The Hall County Planning Commission recommended approving a rezoning plan for a South Hall pet spa to build a new facility to expand its current operation, as long as the number of the boarded animals does not go above 20.
The recommendation will now go to the Hall County Board of Commissioners for a final decision Feb. 22.
Hall County Board of Commissioners meeting
What: Final action on planning commission recommendation on pet spa
When: 6 p.m. Feb. 22
Where: Hall County Government Center, 2875 Browns Bridge Road, Gainesville
The application up for discussion was to rezone a 1.185-acre
tract of land on Friendship Road from agricultural-residential to highway business.
Kristi and Dane Robertson, who operate Puppy Love Pet Spa in Buford, told the commission about the cyclical and fluctuating nature of the pet care industry.
“Everybody wants their dogs groomed for Christmas,” Kristi Robertson said. “Around April, or when the weather starts warming up, everybody wants their dog shaved down for the warmer weather.”
The same can be said for the demand for boarding, as families take vacations in late spring as well as the November and December holiday season.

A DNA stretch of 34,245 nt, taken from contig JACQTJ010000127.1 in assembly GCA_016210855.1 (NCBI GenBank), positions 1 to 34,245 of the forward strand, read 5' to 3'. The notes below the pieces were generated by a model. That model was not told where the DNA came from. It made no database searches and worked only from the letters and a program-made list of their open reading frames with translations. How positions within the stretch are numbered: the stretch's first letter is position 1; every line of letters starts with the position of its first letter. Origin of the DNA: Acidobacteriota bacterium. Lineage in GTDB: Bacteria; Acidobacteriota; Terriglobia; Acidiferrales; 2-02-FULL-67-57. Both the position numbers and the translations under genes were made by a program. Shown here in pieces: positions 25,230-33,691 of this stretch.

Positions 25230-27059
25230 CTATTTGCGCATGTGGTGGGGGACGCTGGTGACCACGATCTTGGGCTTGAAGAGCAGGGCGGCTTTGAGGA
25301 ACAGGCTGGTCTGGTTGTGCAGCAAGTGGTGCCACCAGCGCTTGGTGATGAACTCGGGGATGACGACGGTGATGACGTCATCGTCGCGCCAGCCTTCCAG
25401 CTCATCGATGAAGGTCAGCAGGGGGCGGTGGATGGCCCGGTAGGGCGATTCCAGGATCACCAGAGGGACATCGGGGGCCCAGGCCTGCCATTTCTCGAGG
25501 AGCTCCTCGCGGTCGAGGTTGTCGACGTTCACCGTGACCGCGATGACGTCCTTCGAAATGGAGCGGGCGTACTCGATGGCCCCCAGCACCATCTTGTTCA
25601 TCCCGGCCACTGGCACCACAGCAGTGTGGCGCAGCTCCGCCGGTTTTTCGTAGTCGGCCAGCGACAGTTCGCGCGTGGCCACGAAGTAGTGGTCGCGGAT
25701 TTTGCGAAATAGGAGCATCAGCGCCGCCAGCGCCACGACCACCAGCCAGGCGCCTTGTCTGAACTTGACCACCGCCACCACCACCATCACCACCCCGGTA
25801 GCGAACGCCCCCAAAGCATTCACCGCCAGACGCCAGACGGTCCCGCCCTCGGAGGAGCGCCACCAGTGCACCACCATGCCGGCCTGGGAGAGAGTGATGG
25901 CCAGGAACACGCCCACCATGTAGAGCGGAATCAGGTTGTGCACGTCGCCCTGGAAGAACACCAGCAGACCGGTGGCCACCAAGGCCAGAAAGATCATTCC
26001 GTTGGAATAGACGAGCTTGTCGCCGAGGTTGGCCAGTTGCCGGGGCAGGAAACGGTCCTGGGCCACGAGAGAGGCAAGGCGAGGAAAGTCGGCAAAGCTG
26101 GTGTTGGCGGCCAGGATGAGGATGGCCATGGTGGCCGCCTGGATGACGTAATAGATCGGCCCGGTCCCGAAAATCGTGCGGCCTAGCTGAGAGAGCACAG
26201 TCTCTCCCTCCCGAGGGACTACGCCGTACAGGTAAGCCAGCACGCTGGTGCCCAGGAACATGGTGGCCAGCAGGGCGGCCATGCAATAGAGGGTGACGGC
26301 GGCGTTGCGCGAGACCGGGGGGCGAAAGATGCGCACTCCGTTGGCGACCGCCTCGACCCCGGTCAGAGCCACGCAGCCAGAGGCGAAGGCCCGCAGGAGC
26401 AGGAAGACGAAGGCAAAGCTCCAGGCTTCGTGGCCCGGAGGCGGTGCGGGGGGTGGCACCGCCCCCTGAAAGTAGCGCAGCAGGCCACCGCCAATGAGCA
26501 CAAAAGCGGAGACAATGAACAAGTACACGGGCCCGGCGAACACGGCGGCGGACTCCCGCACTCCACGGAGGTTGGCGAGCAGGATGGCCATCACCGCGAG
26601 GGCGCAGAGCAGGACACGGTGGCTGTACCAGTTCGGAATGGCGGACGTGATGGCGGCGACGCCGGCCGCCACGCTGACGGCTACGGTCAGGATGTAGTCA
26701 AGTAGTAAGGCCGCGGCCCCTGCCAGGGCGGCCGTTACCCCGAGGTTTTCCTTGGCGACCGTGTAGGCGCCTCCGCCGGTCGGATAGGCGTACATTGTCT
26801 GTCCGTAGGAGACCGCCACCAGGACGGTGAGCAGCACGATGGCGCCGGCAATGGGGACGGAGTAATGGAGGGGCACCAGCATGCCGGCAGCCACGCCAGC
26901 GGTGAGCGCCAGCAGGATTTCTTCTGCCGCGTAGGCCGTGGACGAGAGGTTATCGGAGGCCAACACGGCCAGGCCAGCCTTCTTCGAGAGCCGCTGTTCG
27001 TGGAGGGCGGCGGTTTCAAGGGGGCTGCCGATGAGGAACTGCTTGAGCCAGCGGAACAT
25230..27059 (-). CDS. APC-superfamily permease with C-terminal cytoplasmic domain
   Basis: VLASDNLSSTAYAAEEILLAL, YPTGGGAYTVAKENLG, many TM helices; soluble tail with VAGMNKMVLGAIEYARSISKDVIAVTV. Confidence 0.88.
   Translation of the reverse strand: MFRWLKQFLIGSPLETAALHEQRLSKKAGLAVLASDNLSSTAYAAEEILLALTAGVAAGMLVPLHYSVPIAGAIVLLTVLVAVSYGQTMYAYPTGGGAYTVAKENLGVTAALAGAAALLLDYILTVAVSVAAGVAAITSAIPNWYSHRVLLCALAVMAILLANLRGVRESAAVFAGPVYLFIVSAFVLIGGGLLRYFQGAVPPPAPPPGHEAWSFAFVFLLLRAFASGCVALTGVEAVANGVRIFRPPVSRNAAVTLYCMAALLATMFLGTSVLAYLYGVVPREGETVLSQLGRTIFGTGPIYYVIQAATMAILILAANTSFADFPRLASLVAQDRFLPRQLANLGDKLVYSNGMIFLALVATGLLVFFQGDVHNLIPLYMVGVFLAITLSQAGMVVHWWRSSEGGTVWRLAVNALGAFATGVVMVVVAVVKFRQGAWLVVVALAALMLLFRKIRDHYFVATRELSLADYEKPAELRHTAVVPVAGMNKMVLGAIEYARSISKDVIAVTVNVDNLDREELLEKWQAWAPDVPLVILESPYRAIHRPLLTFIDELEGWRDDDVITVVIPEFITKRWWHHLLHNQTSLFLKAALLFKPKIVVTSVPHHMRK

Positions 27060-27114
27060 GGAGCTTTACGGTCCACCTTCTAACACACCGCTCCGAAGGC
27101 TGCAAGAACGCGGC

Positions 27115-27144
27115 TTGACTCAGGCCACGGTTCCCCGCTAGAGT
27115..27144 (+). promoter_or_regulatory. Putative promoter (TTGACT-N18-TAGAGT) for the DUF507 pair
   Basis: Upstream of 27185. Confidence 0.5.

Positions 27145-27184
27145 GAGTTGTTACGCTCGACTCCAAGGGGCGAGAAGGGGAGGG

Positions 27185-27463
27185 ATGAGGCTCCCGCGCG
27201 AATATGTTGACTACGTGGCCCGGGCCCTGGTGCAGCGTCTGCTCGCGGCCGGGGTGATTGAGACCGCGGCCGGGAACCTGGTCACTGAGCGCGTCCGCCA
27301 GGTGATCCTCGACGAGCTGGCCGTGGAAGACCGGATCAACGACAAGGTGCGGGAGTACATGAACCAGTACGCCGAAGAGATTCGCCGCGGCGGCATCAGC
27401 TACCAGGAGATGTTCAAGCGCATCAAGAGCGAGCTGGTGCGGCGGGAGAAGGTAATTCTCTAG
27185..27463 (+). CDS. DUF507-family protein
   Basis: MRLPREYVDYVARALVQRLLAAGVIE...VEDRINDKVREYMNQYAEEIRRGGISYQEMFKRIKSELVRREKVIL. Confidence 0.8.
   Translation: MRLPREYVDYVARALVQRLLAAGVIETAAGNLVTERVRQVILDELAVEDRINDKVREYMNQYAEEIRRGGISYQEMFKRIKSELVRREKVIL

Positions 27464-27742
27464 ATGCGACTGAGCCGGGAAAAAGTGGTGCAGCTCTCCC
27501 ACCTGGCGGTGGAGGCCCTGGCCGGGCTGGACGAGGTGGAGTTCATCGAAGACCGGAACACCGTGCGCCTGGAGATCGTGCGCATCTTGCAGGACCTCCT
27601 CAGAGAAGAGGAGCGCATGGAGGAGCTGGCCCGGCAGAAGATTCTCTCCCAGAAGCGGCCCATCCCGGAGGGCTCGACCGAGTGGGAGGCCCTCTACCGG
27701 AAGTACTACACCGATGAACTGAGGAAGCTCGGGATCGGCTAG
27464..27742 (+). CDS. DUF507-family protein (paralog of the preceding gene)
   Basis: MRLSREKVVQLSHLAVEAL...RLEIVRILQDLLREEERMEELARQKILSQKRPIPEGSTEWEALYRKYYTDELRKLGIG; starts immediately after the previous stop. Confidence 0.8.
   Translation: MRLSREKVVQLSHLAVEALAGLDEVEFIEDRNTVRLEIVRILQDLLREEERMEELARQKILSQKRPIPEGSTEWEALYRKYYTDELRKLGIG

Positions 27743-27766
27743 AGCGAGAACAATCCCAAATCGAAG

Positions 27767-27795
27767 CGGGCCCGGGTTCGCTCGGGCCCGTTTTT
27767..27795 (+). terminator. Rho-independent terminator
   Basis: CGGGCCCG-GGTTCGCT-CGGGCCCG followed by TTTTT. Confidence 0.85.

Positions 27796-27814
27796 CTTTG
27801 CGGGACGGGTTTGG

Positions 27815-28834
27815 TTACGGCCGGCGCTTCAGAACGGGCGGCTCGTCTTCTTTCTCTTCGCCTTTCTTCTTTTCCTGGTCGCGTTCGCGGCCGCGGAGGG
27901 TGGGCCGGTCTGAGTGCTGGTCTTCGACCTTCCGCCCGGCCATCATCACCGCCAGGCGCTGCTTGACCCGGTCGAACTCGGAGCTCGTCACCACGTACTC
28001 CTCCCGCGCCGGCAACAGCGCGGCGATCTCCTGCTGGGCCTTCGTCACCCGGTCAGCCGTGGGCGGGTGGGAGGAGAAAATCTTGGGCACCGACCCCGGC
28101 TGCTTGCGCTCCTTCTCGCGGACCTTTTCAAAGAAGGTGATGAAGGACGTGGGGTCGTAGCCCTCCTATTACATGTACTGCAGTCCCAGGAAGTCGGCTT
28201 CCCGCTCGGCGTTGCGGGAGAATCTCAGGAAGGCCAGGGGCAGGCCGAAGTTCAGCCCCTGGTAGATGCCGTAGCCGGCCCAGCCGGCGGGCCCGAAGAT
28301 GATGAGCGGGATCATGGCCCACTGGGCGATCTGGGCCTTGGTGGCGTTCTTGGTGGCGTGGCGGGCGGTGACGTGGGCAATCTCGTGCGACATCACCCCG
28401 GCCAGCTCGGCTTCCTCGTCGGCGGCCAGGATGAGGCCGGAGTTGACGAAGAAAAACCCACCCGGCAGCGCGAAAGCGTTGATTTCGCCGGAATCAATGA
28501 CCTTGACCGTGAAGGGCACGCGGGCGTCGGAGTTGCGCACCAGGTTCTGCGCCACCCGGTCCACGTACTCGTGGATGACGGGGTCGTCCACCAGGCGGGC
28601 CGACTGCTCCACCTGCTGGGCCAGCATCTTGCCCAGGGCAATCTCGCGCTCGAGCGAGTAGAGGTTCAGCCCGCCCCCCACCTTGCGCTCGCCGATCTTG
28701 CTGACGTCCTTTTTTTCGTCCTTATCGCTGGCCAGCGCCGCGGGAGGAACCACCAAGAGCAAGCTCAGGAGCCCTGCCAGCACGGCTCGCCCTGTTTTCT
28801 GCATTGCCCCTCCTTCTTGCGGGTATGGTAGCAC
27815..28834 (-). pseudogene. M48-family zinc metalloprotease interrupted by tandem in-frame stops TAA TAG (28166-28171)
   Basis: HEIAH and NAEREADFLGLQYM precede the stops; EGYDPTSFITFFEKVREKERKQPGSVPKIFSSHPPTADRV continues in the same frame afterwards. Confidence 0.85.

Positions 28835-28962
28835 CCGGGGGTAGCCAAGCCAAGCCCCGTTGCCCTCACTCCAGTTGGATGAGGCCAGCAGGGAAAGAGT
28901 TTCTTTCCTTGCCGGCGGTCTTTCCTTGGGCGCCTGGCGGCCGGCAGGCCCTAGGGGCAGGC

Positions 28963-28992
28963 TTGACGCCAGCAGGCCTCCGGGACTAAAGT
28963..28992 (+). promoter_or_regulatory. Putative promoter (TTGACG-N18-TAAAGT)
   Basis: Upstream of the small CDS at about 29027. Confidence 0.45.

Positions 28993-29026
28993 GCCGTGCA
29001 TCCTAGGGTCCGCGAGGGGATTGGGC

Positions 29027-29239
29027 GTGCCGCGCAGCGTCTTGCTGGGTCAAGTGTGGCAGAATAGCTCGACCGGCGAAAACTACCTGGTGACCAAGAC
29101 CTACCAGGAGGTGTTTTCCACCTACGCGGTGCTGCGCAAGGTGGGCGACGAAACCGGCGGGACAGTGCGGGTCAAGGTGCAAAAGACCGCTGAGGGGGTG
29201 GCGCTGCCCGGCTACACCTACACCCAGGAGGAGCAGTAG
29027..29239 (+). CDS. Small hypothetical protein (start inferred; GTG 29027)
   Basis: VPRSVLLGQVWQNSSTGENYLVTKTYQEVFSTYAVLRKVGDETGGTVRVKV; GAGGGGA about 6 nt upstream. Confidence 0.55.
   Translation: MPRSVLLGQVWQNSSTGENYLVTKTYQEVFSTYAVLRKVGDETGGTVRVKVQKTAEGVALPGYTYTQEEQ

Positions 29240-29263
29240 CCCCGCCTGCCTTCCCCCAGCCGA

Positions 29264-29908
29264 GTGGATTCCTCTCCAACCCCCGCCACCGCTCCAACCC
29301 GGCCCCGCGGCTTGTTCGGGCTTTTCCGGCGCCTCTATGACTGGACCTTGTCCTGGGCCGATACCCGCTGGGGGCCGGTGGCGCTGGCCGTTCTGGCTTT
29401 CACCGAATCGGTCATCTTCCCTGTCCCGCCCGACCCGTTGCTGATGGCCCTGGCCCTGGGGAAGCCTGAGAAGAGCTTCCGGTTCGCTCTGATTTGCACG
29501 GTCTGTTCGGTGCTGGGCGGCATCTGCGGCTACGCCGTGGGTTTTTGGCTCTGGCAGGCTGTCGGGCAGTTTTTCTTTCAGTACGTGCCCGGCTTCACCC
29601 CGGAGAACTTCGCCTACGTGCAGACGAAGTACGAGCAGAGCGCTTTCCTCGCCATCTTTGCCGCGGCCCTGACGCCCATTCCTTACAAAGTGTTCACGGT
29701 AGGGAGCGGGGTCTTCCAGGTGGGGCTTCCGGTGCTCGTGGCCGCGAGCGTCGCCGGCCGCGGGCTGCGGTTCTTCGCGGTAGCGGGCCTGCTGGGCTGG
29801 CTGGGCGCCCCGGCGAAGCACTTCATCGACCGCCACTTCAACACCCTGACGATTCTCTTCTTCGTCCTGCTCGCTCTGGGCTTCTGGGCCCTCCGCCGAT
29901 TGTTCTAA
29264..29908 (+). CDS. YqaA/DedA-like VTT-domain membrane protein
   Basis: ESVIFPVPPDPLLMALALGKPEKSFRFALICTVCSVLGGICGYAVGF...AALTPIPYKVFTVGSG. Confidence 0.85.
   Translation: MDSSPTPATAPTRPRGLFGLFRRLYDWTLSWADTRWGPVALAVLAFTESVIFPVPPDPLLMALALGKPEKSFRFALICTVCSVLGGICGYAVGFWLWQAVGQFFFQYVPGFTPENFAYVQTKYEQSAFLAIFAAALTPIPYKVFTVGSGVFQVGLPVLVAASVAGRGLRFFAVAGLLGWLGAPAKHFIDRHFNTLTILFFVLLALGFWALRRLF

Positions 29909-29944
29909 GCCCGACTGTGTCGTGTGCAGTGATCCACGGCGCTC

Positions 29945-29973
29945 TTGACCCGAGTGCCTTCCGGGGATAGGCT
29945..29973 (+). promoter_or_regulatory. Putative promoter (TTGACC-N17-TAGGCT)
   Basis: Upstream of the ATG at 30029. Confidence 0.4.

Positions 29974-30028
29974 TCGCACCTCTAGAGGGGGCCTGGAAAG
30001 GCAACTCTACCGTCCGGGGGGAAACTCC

Members of the commission focused many of their questions on how many animals would be boarded or kenneled.
The Robertsons said there is not a huge demand at the moment for boarding, but this could change.
The proposal detailed a 10,000-square-foot retail building on the east side of Friendship Road, where they currently expect eight to 10 dogs per day for day care and six to eight dogs daily for grooming.
No outdoor pens were proposed, and the Robertsons explained a plan for a climate-controlled indoor facility that would also abate any noise complaints.
“When we planned this, I tried to think of the environment that I would want my dog in if my dog would go into day care or being groomed or being boarded overnight,” Kristi Robertson said.
If the demand for boarding grew over time, the Robertsons said they may consider hiring extra staff.
Planning commissioner Chris Braswell called the motion to approve with the staff’s recommendations and “that the maximum number of dogs to be held or kenneled at any one time would be 20.” The rest of the commission voted in favor of the plan.